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Open Healthcare: how to secure data in an age of patient power (2nd of 3 part blog series)

By October 18, 2018Health, Opinion Piece
Healthcare

In our last post, we looked at the scale of the problem that healthcare providers are facing in sharing patient data and how a unified approach could create efficiencies and minimise risk. In this post, we consider how to solve the problem.

Something fascinating is happening in healthcare. Just as Open Banking is revolutionising how we manage our money, the health sector is being transformed by organisations that help people manage their health. We call this Open Healthcare.

For example, we’re seeing in the private health sector, medical advisors acting as patient data brokers. If you’re a high net worth individual, you’ll have a financial advisor. Now, you’ll have a medical advisor, too. And if you’re in Singapore and need access to your health information, but your doctor is in the US? No problem. There are companies springing up providing digital health vaults so you can access your records from anywhere. You can talk to your GP virtually, and get a diagnosis on the phone, or get support for managing a long-term health condition.

And there are specialist healthcare companies who are innovating by turning healthcare on its head. Rather than looking at symptoms and treating them, companies like Medopad are looking at behaviour data of people in order to spot a condition. They’re honing in on structured data in order to deliver preventative healthcare.

This new approach to health makes protecting patient data even more complex – but even more important. Just as banks are opening up our data to new providers to help us manage our money, so our health data is being accessed by third parties (with our consent, of course).

We know that it’s hard enough for doctors to share patient data from within the same hospital. Imagine all that data being transferred between different health providers, and even between public and private companies.

How do you get those systems to operate with each other? And still address the issues we looked at in our first post – of security, and accountability?

We trust the NHS with our data, for now – but will this change?

According to an NHS Patient Data Survey, 77% of adults are confident that the NHS can protect their personal data and health information. More than 70% of respondents said that they’d be happy for the NHS to use their personal information to improve or tailor their healthcare.

But with the opening up of healthcare, that could all change – particularly with an increasing number of data breach reports over the last few years. When you consider that medical professionals still handwrite their notes in 94% of trusts (and around 10,000 patient records were misplaced in 2017), it’s clear that there’s a considerable risk to patient’s data from the current way of working.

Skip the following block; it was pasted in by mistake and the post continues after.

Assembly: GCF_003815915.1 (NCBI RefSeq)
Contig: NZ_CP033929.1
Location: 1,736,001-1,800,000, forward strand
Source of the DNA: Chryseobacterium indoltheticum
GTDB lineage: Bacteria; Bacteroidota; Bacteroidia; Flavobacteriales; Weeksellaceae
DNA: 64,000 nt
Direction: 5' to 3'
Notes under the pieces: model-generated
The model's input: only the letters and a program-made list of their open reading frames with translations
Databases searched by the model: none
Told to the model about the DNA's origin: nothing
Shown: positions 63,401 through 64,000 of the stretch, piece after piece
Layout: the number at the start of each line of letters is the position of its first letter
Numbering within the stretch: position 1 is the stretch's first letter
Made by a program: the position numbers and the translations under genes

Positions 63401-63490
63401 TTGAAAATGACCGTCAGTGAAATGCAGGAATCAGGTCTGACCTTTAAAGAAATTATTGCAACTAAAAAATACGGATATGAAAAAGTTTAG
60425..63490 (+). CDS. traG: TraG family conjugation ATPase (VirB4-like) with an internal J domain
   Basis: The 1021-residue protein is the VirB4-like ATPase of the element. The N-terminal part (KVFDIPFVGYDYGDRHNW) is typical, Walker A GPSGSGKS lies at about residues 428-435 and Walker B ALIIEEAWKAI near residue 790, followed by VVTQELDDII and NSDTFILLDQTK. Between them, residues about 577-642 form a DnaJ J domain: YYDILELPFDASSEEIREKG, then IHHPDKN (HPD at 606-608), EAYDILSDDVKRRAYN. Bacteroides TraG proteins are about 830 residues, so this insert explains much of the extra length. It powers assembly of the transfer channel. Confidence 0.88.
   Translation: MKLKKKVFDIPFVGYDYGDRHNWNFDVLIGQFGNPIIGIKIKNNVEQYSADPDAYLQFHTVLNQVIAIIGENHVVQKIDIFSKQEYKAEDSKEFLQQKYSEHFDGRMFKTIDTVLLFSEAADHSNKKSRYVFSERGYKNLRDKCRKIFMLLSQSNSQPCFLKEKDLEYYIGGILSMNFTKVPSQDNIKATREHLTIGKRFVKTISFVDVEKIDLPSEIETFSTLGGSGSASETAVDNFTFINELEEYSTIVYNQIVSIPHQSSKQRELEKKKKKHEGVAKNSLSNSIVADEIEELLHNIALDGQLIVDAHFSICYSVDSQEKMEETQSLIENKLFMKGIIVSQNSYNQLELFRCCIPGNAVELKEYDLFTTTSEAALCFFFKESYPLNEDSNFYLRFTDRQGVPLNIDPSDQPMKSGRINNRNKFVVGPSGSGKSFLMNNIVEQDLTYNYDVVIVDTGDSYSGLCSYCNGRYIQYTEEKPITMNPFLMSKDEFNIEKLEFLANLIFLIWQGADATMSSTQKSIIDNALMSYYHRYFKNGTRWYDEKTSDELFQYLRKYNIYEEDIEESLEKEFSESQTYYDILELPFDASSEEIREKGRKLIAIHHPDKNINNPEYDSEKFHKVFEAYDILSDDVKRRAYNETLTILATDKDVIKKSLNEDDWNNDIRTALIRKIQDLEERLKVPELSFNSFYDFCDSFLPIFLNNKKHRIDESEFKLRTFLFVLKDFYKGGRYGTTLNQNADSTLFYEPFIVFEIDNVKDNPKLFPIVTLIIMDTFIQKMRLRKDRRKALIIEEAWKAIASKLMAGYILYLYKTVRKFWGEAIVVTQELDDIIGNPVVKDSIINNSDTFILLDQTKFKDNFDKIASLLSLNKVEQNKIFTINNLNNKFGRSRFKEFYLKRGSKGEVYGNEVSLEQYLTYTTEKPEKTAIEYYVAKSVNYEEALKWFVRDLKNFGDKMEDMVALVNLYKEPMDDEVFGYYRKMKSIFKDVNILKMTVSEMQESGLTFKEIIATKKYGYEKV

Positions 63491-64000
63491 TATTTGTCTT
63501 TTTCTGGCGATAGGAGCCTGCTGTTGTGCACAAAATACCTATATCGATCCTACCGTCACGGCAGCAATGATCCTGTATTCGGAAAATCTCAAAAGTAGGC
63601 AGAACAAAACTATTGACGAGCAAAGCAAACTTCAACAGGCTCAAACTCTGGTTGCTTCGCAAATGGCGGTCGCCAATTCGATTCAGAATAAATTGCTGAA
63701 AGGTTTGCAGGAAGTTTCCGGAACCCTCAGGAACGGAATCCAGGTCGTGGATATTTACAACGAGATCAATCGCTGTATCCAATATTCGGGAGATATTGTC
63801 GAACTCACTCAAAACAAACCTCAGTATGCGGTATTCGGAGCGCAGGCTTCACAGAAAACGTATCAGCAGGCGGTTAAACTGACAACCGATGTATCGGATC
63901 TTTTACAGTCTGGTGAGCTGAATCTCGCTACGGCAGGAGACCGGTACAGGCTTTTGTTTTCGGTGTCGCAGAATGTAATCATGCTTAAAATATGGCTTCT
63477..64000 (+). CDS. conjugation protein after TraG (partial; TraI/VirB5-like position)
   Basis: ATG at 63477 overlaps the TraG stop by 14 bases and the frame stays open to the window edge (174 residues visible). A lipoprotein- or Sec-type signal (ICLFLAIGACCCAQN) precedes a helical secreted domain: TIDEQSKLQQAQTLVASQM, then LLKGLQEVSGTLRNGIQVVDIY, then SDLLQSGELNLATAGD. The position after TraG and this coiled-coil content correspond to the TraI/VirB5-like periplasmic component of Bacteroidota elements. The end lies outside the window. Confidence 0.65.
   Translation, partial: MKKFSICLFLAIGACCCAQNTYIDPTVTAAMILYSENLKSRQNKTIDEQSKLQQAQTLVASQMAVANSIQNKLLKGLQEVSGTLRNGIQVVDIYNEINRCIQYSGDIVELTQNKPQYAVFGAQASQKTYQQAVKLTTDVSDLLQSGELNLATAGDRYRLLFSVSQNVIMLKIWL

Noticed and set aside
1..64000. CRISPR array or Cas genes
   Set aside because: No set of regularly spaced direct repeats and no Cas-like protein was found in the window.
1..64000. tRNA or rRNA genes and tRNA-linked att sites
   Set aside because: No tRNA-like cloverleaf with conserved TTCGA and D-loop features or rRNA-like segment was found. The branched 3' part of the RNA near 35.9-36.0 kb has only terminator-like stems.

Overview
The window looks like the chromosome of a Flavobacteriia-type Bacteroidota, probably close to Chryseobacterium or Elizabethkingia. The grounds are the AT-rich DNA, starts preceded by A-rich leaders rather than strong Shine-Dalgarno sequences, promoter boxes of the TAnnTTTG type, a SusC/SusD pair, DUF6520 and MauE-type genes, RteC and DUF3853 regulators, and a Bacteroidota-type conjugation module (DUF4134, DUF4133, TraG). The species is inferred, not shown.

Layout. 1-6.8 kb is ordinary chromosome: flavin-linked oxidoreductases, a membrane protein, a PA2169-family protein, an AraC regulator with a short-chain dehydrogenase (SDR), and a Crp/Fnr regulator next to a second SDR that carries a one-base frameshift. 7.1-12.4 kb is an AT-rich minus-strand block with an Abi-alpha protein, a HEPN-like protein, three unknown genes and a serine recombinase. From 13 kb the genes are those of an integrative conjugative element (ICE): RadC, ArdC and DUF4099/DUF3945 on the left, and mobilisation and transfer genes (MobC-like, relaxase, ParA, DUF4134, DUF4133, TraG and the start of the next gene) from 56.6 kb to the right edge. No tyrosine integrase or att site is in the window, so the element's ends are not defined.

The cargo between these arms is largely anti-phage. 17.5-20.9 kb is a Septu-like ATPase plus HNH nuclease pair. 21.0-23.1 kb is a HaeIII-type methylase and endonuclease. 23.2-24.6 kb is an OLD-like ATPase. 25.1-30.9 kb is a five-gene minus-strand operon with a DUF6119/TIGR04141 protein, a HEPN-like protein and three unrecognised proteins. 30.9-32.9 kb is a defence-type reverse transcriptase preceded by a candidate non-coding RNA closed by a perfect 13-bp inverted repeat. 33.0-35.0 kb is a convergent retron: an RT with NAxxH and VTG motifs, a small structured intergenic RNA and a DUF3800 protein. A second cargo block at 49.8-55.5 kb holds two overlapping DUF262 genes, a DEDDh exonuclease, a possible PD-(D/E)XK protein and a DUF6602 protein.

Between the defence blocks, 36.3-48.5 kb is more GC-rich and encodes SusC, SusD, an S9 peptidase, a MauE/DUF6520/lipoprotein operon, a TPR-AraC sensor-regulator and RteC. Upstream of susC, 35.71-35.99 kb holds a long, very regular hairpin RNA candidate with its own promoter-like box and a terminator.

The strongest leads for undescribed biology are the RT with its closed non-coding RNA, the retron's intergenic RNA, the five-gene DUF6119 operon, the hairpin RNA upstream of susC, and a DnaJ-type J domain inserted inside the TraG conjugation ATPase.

No excuse for data security complacency

The Cambridge Analytica scandal had one positive side-effect – it helped to bring data security into the public consciousness. Most people are now far more aware of the risks we take when sharing our data. Our health data is particularly sensitive – and particularly leaky, when you consider the new fitness tracker apps and organisations springing up.

We still need to share data

Simple and speedy data sharing is crucial for the modern healthcare industry. It helps to deliver faster patient outcomes, can provide a clear and concise medical history to help staff collaborate and saves time. More lives are saved when data is shared quickly.

But this needs to be balanced with the need to adhere to regulatory requirements. As NHS England’s national director of operations and information, Matthew Swindells, has said, there needs to be a balance between the secure storage and transmission of data and the ability to collaborate across the NHS. If the security measures are too complex, data sharing can become a chore rather than something that makes a healthcare worker’s job easier.

The biggest cause of data security issues is, of course, human error – and it’s almost impossible to legislate against. We need good tools to support us.  Every time we create hardcopies or virtual copies of files and documents we increase the risk of data getting misplaced. Every time we send those documents out to other people, there’s a massive risk that, accident or no, that data will leak or get into the wrong hands.

ICO figures show that in Q4 2017-18, there was a 21% increase in data security incidents in the health care sector, which followed a 22% increase in Q3 from Q2 2017. The top three causes of data security incidents were:

  1. People posting or faxing data to an incorrect recipient
  2. People losing or stealing paperwork
  3. People emailing data to the wrong recipient

To improve data security, healthcare providers in both public and private sectors need to work together to develop a solution that is both easy to use and gives them a way to share information securely – not just internally, but between organisations

It’s an area that Pushfor is increasingly being asked to support. We create a way for organisations to provide controlled access to information. The content sits securely with the organisation, it then ‘pushes’ the content out to recipients via a channel. The organisation’ retains control of the content and controls access rights. It’s as simple and intuitive to use as WhatsApp and exceeds necessary data protection requirements as the technology is “secure by design”.

Stay tuned for the final post of this blog series that discusses the need for collaboration to deliver a radical new approach to health technology.